Question: Are resistance tests used to see if the type of HIV in different people is in some way linked – in prosecution cases of transmission, for example?
Answer: No. The tests comparing two different viruses are called phylogenetic tests. They are more complicated and expensive tests. It is important to remember that phylogenetic tests can show when people have a similar virus, but not the direction of infection (ie whether one partner infected another).
5.5 How to access tests if the guidelines are not followed
Although guidelines are clear on the importance of resistance tests, they are not always provided routinely in all clinics. This is why it is important to know about the current UK guidelines.
If this is for cost reasons, then it is important to go back to the clinic to ensure that the test is included as part of current standard of care.
For example, we commonly hear that newly diagnosed people do not always get resistance tests.
- Usually it is sufficient to go back to your doctor and refer to the UK guidelines.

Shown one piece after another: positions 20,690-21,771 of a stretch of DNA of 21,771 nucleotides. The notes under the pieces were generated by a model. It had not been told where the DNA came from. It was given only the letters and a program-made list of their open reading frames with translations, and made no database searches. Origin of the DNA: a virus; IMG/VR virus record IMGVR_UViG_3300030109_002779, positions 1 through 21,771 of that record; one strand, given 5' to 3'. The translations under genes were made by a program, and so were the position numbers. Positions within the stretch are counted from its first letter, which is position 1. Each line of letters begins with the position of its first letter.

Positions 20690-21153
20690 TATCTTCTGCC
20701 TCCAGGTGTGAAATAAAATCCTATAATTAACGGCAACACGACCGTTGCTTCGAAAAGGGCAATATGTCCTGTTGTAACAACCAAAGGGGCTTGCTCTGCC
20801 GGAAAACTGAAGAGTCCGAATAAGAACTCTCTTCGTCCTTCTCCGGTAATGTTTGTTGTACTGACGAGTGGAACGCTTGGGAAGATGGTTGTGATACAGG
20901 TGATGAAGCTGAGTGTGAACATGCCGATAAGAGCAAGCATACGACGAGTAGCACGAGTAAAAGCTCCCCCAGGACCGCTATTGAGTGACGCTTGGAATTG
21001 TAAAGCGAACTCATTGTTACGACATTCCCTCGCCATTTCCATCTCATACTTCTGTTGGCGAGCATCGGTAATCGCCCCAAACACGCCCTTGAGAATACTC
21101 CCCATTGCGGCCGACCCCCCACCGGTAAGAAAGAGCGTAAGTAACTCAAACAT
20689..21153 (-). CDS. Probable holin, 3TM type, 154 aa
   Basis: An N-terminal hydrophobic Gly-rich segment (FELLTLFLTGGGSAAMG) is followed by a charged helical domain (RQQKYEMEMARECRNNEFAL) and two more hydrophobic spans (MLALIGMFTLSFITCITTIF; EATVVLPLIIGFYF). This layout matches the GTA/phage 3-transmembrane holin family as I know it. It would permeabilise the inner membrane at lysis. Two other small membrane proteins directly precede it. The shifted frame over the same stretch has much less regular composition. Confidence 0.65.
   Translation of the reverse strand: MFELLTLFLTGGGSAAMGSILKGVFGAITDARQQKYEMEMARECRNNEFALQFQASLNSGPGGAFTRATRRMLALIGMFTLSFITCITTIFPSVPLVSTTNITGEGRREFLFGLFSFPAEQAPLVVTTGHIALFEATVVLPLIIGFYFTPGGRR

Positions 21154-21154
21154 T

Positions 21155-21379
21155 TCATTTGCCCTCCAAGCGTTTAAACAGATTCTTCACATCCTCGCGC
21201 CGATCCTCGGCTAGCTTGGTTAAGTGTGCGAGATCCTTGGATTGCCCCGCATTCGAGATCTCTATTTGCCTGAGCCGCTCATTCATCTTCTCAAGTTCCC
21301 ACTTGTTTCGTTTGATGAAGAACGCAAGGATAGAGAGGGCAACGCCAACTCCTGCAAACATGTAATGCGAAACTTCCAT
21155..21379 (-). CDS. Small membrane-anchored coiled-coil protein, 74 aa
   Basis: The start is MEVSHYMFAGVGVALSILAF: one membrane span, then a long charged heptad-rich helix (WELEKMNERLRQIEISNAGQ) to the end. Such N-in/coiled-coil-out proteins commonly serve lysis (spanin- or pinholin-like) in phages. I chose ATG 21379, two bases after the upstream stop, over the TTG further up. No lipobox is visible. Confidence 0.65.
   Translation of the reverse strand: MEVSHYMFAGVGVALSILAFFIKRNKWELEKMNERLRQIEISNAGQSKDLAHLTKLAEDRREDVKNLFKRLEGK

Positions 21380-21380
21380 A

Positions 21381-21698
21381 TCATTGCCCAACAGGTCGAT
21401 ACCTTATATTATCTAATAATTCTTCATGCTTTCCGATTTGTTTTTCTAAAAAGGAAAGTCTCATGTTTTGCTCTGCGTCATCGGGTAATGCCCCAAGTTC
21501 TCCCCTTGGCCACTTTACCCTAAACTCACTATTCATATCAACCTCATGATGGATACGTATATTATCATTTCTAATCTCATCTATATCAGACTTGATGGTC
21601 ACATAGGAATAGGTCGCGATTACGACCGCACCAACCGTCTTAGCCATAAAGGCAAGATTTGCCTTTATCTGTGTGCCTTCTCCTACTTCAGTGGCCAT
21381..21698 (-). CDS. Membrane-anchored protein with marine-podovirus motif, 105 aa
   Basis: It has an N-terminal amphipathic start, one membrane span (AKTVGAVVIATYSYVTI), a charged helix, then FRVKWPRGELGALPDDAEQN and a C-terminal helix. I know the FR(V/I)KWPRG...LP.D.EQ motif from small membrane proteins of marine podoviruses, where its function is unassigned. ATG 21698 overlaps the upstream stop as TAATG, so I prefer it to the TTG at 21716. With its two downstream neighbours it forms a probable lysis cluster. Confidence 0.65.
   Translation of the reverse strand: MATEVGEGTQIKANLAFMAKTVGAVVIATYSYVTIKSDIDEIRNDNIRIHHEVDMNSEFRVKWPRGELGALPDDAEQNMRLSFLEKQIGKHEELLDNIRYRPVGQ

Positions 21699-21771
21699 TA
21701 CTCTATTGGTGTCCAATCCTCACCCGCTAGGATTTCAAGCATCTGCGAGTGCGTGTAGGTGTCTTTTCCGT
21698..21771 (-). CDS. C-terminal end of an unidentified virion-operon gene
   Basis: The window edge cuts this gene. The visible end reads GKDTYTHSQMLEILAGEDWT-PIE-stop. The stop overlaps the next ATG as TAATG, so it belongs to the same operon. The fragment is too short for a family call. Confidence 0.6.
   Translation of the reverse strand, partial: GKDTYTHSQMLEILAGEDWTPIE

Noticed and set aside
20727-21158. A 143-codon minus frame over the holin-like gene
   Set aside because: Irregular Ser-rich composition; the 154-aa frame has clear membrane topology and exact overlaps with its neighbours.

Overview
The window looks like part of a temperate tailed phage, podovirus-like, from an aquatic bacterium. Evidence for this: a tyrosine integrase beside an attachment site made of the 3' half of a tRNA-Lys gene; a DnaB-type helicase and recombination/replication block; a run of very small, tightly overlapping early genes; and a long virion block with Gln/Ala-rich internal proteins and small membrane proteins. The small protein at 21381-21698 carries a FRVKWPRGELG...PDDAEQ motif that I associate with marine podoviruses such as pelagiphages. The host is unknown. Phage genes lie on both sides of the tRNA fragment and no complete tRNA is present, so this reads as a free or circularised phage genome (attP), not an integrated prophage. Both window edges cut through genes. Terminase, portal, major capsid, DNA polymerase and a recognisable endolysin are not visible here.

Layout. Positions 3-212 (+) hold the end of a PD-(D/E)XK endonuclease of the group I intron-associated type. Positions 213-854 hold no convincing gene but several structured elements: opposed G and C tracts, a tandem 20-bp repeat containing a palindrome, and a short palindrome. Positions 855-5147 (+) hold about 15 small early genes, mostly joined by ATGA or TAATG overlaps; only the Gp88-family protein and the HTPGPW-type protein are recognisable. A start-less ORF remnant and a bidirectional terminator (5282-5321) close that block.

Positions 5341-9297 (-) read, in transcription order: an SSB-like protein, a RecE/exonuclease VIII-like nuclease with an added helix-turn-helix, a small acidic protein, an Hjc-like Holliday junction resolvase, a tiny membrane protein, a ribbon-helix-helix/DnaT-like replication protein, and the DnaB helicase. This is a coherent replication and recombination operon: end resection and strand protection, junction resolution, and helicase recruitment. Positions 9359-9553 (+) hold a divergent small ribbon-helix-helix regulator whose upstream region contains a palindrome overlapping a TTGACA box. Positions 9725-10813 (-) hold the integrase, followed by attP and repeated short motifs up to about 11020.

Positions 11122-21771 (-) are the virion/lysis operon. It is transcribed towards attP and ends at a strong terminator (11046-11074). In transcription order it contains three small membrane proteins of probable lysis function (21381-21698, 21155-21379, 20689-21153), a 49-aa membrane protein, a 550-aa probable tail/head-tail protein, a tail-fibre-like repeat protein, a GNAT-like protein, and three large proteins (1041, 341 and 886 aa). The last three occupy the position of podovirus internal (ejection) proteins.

- Some clinics store a sample to test later, before starting treatment. In theory this may be okay, but sometimes samples get lost, or old samples may be difficult to test. In these cases, testing the current sample may not pick up resistance which is present at low levels. There is no real cost-saving from delaying this test.
- If your doctor or clinic will not agree to the test when it is clearly recommended, you can write to the head of your clinic and the head of your health trust. If this is still not provided you may want to register at another clinic to get this test. You can always change back to your local clinic in the future for routine monitoring or treatment.
Please call the i-Base phoneline if you would like further information or support in accessing resistance tests.
5.6 Section 5: Learning points
This section has been more practical and should help connect the previous technical information to how this affects things in the clinic.
- Treatment guidelines are an important resource, because they state when tests should be used. Most guidelines agree on the use of resistance testing. Guidelines are free to access online.
- Genotype tests are used routinely. Phenotype tests are used when there is more complicated resistance and fewer treatment options. They are used when the genotype results are unclear.
- Guidelines are not always followed, especially for newly diagnosed people.
- Resistance tests and the subsequent results often require active patient or advocacy involvement.
5.7 Section 5 evaluation
Please now take a few minutes to evaluate this session online.
This single page includes six short questions.
Your answers are anonymous, but the course is dependent on your feedback, which is appreciated.